We all give feedback, whether we realize it or not. We may do so through our actions and the slightest of gestures (raised eyebrows, shaking of head, or a beaming smile?). Of course we do it verbally, both solicited and not. It may be positive feedback, negative, or maybe sometimes indifferent. But the point is that we all do it and we all impact our relationships because of it.
I am a fan of providing constructive criticism because I am a fan of receiving it. It can lead me to conclusions that I may have not otherwise reached on my own. It can help me to see the bigger picture. It enables me to see beyond my personal viewpoint.
But I’ve found over the years that one person’s passion can be a torment to others. Just think about those people you know: the religious convert, the nutrition fanatic, the car lover. They are all gung-ho for whatever they’re into and that is amazing. However, to the person who doesn’t share that passion, they can seem overzealous- if not bombarding at times (with information, suggestions, etc.)
Which brings me back to my point: just because I like giving feedback does not mean the recipients like receiving it. No matter how much they may need it. No matter what my intent upon giving it is.
And here I must clarify- I never intentionally provide feedback in order to hurt, shame or judge someone else. I like to help people become the best person that they can, living the best life that they can. What can I say; it’s just my thing. For these reasons, I provide suggestions to others, specifically those closest to me. I hate to see them struggle, especially if it is with something I have gone through before. So what I do is try to mend the situation in hopes of making the subject happier.
I know that there are many of you out there like me- with the best of intentions- providing tidbits of advice to anyone in conflict. I praise your efforts, I really do. But what you’re not realizing is that this behavior may be harming rather than helping.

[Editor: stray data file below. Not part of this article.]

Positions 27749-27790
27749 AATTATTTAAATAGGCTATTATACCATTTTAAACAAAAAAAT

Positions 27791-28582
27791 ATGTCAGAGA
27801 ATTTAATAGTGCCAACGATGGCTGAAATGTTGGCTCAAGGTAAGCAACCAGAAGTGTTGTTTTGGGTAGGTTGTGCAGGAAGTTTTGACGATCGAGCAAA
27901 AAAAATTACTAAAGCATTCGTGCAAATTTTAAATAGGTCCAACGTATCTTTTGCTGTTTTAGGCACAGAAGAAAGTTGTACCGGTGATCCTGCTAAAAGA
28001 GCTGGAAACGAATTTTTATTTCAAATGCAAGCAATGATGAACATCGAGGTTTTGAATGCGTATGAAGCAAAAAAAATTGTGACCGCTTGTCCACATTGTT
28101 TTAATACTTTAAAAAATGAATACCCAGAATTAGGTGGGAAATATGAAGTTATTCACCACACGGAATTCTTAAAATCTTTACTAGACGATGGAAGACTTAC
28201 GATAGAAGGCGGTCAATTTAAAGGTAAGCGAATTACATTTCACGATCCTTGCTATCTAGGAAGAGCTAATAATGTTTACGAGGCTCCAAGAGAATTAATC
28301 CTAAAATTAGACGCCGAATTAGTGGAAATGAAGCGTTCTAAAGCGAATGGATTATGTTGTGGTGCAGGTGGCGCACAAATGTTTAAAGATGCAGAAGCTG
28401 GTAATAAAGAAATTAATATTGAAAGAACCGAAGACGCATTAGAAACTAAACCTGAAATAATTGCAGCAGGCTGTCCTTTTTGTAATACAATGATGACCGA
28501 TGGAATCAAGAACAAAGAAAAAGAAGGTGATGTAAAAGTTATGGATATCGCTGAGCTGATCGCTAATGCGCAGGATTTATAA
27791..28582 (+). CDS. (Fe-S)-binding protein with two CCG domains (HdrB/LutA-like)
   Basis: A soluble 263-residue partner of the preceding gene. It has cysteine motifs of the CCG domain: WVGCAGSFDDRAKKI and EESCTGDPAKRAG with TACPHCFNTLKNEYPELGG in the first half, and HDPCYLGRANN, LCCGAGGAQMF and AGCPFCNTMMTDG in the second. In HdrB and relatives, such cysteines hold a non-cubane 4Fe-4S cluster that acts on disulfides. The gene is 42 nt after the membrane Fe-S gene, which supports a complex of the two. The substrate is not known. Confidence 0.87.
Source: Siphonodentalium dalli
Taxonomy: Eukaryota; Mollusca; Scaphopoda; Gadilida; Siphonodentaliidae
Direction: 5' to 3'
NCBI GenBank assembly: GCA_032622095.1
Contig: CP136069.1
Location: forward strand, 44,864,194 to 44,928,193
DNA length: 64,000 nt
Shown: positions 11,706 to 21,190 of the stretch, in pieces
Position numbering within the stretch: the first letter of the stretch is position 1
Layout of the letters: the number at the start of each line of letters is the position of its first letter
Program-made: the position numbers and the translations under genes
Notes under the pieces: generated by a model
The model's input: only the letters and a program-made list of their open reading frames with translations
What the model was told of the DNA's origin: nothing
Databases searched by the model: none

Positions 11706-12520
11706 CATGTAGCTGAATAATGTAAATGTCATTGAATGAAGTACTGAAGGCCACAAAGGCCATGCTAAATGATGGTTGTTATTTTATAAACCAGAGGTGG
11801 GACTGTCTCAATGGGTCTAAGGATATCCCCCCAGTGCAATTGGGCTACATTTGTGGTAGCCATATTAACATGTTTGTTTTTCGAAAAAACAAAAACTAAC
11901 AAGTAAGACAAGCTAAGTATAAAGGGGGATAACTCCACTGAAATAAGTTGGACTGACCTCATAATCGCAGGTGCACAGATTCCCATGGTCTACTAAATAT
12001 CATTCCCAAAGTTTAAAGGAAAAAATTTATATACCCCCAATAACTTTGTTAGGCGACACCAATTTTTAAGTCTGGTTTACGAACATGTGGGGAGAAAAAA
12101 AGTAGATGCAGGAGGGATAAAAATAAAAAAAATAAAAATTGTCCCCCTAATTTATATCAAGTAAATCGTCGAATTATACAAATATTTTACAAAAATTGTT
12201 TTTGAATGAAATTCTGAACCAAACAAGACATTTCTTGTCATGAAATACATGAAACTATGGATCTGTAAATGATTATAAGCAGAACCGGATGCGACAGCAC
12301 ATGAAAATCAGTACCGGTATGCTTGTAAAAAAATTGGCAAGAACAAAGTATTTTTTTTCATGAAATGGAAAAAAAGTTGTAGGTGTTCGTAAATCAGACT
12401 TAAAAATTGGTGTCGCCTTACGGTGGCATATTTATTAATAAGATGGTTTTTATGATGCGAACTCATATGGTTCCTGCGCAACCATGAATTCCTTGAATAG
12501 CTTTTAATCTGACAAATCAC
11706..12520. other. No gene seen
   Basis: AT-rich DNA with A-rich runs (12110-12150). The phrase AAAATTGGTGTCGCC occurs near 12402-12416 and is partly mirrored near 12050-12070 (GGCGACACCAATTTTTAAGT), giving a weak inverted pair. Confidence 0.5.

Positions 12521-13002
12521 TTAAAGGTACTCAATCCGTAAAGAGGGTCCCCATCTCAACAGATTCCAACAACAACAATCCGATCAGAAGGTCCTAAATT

-When people receive feedback that they did not ask for, they tend to feel attacked.
-If they feel that this way, they are unlikely to heed your advice even if it would be in their best interest.
-In the case that someone does ask for help, they still may leave the discussion with a bad taste in their mouth because of how your response came across. Wording is very important.
Learning the most appropriate way to respond to someone’s problem takes practice. I have learned the hard way plenty of times that trying to help isn’t always welcome. This leaves both me and the other person frustrated- them because they don’t want the help and me because I am not able to control them. Reminding myself of these truths when tempted to affect someone has proved helpful in fine-tuning my communication style:
1. I have no right to express my opinion of someone’s life choices unless it is directly harming them or someone else. (If someone specifically asks for advice, then this is irrelevant.)
2. I cannot fix anyone, nor is it my responsibility to. Assuming that we are talking about healthy adults, they should be left to fight their own battles.
(On that note, I strive to refrain from using the term “should” regarding someone else. By doing so, I am essentially telling them what to do, which will not bode well. Instead of using “you should…,” try saying “if it were me, I would…”)
3. If someone is going to change, it will be of his or her own choosing– not based on anything I did to sway that person.
4. Sometimes the best thing to do for someone is to walk away from the situation. Trying to help someone who is just not open to the help is mentally taxing.
With all these things in mind, don’t discount how important constructive criticism can be. These mantras are just tools to truly manifest your good intentions. They will ensure that you are doing your job as a good friend or family member to help the person in need. What they do is completely out of your control, but what you do to guide them is not.
Now, rather than playing psychiatrist with my loved ones, I try to interact with them like people- not patients. My goal in any discussion is to first provide a sense of understanding and compassion. I validate their feelings to let them know that what they are going through is okay. And then I will sometimes ask them questions that may aid them in seeing the situation differently or discovering a solution.
I still sometimes make rash suggestions without being asked to, but most of my concern is now expressed in other ways. And I must say that my relationships are healthier because of it.
Also by Quincy: Inspired Living – Minimalism for Beginners
Photo: Alexandre Dulaunoy via Flickr